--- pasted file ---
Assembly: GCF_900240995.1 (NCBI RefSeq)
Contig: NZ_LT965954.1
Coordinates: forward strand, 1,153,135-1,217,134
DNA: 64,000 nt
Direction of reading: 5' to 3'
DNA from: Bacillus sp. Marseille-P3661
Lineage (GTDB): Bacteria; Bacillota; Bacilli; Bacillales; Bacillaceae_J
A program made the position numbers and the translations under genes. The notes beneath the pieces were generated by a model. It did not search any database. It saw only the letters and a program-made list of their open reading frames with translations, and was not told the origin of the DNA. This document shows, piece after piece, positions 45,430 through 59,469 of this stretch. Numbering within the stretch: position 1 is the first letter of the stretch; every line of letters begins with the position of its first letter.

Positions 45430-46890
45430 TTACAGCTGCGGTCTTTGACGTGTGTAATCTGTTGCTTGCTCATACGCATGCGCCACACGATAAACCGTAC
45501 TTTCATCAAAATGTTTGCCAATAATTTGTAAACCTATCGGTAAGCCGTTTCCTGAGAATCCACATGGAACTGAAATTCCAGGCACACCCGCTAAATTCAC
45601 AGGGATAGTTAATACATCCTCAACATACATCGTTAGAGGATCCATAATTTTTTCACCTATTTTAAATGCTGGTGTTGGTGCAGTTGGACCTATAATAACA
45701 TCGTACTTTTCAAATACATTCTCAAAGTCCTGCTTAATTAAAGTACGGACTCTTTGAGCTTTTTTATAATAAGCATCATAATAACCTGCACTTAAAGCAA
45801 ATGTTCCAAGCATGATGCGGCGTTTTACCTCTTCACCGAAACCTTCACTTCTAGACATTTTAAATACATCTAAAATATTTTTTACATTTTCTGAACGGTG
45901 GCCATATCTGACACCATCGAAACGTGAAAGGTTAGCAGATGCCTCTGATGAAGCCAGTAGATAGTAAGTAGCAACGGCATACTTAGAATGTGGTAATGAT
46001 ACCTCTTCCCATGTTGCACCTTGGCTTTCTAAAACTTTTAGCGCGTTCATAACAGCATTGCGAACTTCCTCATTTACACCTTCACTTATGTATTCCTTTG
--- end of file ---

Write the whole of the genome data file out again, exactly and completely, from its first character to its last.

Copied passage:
Assembly: GCF_900240995.1 (NCBI RefSeq)
Contig: NZ_LT965954.1
Coordinates: forward strand, 1,153,135-1,217,134
DNA: 64,000 nt
Direction of reading: 5' to 3'
DNA from: Bacillus sp. Marseille-P3661
Lineage (GTDB): Bacteria; Bacillota; Bacilli; Bacillales; Bacillaceae_J
A program made the position numbers and the translations under genes. The notes beneath the pieces were generated by a model. It did not search any database. It saw only the letters and a program-made list of their open reading frames with translations, and was not told the origin of the DNA. This document shows, piece after piece, positions 45,430 through 59,469 of this stretch. Numbering within the stretch: position 1 is the first letter of the stretch; every line of letters begins with the position of its first letter.

Positions 45430-46890
45430 TTACAGCTGCGGTCTTTGACGTGTGTAATCTGTTGCTTGCTCATACGCATGCGCCACACGATAAACCGTAC
45501 TTTCATCAAAATGTTTGCCAATAATTTGTAAACCTATCGGTAAGCCGTTTCCTGAGAATCCACATGGAACTGAAATTCCAGGCACACCCGCTAAATTCAC
45601 AGGGATAGTTAATACATCCTCAACATACATCGTTAGAGGATCCATAATTTTTTCACCTATTTTAAATGCTGGTGTTGGTGCAGTTGGACCTATAATAACA
45701 TCGTACTTTTCAAATACATTCTCAAAGTCCTGCTTAATTAAAGTACGGACTCTTTGAGCTTTTTTATAATAAGCATCATAATAACCTGCACTTAAAGCAA
45801 ATGTTCCAAGCATGATGCGGCGTTTTACCTCTTCACCGAAACCTTCACTTCTAGACATTTTAAATACATCTAAAATATTTTTTACATTTTCTGAACGGTG
45901 GCCATATCTGACACCATCGAAACGTGAAAGGTTAGCAGATGCCTCTGATGAAGCCAGTAGATAGTAAGTAGCAACGGCATACTTAGAATGTGGTAATGAT
46001 ACCTCTTCCCATGTTGCACCTTGGCTTTCTAAAACTTTTAGCGCGTTCATAACAGCATTGCGAACTTCCTCATTTACACCTTCACTTATGTATTCCTTTG